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Posted 15 January 2018 - 05:27 AM

It is interesting that Super 16 as listed on Page 8 of the BBC's 2017 specifications is not considered to be HD or UHD no matter what processing or transfer systems used. So does this mean that all the hype in 2013 that Uk’s broadcasters will accept programmes originated on Super 16mm film for broadcast on high definition channel was wrong?
Pav 

I think it means that a programme can still be commissioned on S16 but it won't be billed as HD even on an HD channel.

That said, archive is obviously an exception. Scans from originals can be extraordinary now. But the spec does say that archive shouldn't be over 25% of a show, or even in extended sequences.


Edited by Mark Dunn, 15 January 2018 - 05:27 AM.

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#38 Pavan Deep

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Posted 15 January 2018 - 06:21 AM

Does he BBC still have a dedicated HD channel? I am not sure but I think BBC HD doesn't exist anymore as it seems that both BBC1 and BBC 2 get transmitted as SD and HD simultaneously, I believe all the SD content is up-scaled. 

 

Pa


Edited by Pavan Deep, 15 January 2018 - 06:22 AM.

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#39 Brian Drysdale

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Posted 15 January 2018 - 07:37 AM

Well I am making an epic documentary on S-16. no one seems to be talking about it  :rolleyes:

 

The BBC and other broadcasters are probably talking about commissioned programs, rather acquired ones, for the former you would have to discuss shooting on anything other than the usual acquisition formats with the broadcaster. They used to shoot the Deadliest Catch on HDV because the cameras were being wreaked. but they had a post workflow which wasn't the usual prosumer one. There are also tier levels of HD cameras.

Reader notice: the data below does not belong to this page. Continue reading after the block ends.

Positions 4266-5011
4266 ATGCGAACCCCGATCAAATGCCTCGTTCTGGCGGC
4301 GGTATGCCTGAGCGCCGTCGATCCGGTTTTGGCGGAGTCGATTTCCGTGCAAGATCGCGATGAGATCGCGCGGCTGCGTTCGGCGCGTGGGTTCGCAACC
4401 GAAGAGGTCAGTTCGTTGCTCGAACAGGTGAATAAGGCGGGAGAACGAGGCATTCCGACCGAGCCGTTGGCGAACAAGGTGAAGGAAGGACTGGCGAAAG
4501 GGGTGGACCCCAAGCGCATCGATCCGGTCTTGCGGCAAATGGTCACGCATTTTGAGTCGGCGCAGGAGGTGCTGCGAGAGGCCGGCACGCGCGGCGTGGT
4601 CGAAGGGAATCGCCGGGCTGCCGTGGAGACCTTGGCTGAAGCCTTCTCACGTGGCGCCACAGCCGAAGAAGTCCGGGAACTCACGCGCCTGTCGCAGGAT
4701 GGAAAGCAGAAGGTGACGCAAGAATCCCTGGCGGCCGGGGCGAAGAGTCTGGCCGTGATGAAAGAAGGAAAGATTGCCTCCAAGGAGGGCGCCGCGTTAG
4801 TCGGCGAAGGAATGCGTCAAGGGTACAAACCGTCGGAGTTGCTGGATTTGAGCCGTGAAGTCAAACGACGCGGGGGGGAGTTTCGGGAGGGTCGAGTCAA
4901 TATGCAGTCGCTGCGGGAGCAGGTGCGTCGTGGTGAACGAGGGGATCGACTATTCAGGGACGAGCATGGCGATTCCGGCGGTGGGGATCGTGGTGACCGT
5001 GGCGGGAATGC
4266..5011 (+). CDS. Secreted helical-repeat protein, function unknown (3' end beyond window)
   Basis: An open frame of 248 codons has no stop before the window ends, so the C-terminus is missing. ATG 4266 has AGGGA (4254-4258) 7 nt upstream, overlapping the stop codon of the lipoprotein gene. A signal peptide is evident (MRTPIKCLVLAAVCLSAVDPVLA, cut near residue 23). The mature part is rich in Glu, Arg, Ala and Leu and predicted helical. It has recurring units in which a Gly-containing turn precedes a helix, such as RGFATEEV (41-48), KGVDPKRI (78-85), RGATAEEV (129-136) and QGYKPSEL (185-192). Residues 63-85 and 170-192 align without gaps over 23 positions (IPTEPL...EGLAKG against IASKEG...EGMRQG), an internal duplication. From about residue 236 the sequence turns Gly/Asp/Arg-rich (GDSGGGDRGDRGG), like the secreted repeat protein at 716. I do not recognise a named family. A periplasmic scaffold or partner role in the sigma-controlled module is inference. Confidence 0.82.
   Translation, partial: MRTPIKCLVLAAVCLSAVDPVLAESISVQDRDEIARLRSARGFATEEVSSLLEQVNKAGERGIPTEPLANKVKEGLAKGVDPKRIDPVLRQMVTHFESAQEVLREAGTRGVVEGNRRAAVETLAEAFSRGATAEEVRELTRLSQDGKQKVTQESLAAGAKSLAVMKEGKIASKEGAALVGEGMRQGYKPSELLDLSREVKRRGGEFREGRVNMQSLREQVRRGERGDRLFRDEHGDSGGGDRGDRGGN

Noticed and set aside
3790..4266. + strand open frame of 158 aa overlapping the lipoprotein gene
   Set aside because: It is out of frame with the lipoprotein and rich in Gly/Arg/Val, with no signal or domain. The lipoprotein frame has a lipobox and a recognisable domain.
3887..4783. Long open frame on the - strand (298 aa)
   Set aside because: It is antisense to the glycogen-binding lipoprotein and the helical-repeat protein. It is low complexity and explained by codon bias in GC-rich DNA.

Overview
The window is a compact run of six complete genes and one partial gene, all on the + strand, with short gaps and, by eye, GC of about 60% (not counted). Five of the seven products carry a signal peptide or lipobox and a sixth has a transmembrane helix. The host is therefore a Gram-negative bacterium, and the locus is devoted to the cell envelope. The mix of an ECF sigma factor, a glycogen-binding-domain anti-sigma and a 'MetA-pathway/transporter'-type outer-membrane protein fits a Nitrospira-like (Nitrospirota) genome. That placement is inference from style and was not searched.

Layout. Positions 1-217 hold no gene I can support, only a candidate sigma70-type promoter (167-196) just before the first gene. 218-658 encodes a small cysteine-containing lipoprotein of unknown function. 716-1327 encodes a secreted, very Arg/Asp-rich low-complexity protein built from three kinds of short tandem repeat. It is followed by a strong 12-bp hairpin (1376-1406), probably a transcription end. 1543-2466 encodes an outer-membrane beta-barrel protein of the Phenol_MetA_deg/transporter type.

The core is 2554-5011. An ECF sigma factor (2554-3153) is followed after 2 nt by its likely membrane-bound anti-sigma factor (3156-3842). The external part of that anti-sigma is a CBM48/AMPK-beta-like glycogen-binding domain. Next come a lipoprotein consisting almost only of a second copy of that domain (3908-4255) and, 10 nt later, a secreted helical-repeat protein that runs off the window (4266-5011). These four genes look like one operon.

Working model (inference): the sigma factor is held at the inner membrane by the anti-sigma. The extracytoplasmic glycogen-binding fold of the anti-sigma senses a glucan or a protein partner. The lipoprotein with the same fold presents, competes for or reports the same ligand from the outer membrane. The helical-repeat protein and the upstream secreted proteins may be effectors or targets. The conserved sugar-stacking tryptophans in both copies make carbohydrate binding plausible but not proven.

From what I gather the BBC shoots everything on HD these days, it's the transmission that either SD or HD.


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#40 Rudy Velez Jr

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Posted 15 January 2018 - 12:21 PM

I was watching Tokyo Ga and was wondering if that was shot on 16mm I have a feeling it was 35mm 

 

I am always interested in any film shot on REGULAR 16mm and some of the best regular 16mm work is from Fassbinder - World on a Wire and Berlin Alexanderplatz 

i believe Fox and Friends and ...HERR R AMOK and RIO DAS MORTES.. 

Baal and one more which escapes me 

 

I wonder if Jean Rollin shot in 16mm?


Edited by Rudy Velez Jr, 15 January 2018 - 12:23 PM.